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Customer Experience Audit – find the issues that are hurting your conversions

Author's avatar By Mark D. Hall 18 Dec, 2019
Essential Essential topic

You have holes in your funnel to fill - here is how  you can fix them

A lot of marketing attention these days is given to acquiring website traffic - organic, paid and social - and many companies and agencies have done a great job at this. But, since growing revenues and creating brand advocates are the main goals of most businesses, an equal amount of your attention should be focused on converting this traffic - convincing these visitors to take the conversion actions you want them to.

The metaphor I like best in this context is the leaky bucket. The bucket represents your sales funnel, and the holes represent visitors ‘leaking out’ before they should. The implication for your e-commerce business: you need to fill these holes, starting with the larger ones, as fast and as permanently as possible.

But how can you find out where your holes are, and how big they are? Fortunately, you can discover this in a straightforward and cost-effective way by using just three tactics from my ‘customer experience (CX) audit’ toolkit.

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What’s a customer experience audit?

A Customer Experience (CX) audit is a comprehensive assessment of your target customers’ interactions with - and perceptions of - your brand. In general, it considers all of the key ‘touchpoints’ during your customer’s shopping journey, from finding and choosing your brand or product, to interactions after the sale. A digital CX audit is a bit more limited, and typically includes:

  • Google analytics review
  • Clickstream analytics review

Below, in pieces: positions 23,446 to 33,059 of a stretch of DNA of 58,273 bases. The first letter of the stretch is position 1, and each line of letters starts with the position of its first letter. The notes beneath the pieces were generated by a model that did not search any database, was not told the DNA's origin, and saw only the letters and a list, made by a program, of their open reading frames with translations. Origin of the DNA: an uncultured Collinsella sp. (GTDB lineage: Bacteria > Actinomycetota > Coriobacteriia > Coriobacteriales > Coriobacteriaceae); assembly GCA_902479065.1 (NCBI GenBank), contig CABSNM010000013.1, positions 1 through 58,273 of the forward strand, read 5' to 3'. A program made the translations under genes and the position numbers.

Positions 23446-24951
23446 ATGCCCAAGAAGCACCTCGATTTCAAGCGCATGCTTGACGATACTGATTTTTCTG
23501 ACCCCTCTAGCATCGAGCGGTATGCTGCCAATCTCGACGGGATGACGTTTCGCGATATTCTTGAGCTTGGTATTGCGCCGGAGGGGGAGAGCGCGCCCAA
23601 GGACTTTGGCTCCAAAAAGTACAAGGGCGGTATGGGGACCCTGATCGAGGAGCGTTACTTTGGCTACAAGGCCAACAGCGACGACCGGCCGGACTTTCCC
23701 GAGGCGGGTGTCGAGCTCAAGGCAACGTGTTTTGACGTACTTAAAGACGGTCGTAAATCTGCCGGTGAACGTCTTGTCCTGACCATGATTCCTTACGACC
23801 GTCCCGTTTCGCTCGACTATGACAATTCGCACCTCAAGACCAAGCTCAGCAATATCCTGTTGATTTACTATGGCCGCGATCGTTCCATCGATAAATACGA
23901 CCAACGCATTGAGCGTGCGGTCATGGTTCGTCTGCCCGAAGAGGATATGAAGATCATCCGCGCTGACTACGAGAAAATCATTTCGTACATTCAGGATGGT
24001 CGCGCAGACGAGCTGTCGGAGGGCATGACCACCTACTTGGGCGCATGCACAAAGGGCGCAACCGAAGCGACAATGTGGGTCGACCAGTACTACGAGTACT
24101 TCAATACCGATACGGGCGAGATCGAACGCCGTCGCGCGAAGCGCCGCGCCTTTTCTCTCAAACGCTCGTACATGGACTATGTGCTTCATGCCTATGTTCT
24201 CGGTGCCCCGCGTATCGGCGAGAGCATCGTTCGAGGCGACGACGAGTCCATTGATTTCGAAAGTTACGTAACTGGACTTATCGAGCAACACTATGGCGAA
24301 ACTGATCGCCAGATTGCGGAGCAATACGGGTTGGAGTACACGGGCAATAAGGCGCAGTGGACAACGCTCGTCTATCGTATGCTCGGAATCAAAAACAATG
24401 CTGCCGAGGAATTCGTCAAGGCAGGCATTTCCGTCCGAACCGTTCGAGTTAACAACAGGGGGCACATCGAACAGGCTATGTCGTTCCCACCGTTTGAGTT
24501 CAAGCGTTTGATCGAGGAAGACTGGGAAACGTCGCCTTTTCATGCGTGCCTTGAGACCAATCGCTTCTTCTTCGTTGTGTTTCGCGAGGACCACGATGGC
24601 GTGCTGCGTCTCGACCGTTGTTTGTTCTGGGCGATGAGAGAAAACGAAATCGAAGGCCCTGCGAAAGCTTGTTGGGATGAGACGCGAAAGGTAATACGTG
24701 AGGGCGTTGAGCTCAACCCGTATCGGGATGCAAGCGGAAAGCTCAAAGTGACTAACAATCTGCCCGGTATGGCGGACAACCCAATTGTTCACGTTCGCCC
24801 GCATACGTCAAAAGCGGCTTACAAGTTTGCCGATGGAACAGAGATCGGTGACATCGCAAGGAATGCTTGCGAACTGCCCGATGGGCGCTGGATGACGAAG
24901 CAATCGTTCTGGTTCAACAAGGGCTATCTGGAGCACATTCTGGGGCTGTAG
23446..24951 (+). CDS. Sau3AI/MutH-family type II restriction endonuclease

• Website conversion review
  • Customer interviews
  • Emails review
  • Secret shopping review
  • Social media review
  • Abandoned cart review
  • One or more visitor polls
  • Unboxing experience
  • Product return experience

If you have a limited time and budget (as most teams do), I recommend that you focus on doing secret shopping, conducting customer support interviews and reviewing clickstream analytics. Why? Because I’ve learned through a 200+ hours of doing these reviews that these activities will give you the best insights per dollar or pound spent - that is, the highest Insights ROI. And it’s this high ROI that will most quickly make you a rockstar product owner or marketer.

Do some customer interviews

The first task I recommend that you do in your expedited CX audit is to speak with customers. Yes, I realize you don’t have time to speak with hundreds, or even dozens, of your current prospects and customers. The good news is, you don’t need to. If you have a customer support team you have a nexus point for customer inquiries, complaints and requests, just the kinds of things you need to know as you seek to improve your user and, more broadly, customer experience.

After only working for your company for two to four months your customer support agents will have heard:

  • The most-asked questions
  • The most-voice concerns
  • A whole lot of complaints

They may have even heard some compliments and suggestions. But those are less important to consider, at least initially. To plug those funnel holes you first need to understand the most frequent questions and concerns - the emotion-based reasons your visitors are bailing out, and may never feel like returning.

Follow these steps to get input from your support agents:

  1. Ask your Support Supervisor’s permission to speak with a few agents. When she asks why you need this access, tell her that the support team knows the most common questions asked and issues you need to address, and by discovering these questions you can proactively answer them through design updates. This will result in fewer support calls, giving agents more time to answer revenue-oriented sales calls.
  2. Schedule time with 3-4 of the agents. Ask for both interview time (45 minutes per agent) and observation time (a minimum of 90 minutes per agent). Ask to speak with both phone and chat agents. Assure the supervisor that you won’t interrupt the agents during their calls. Important: Start scheduling these sessions as soon as possible, as setting these appointments typically requires a 2-3 week lead time.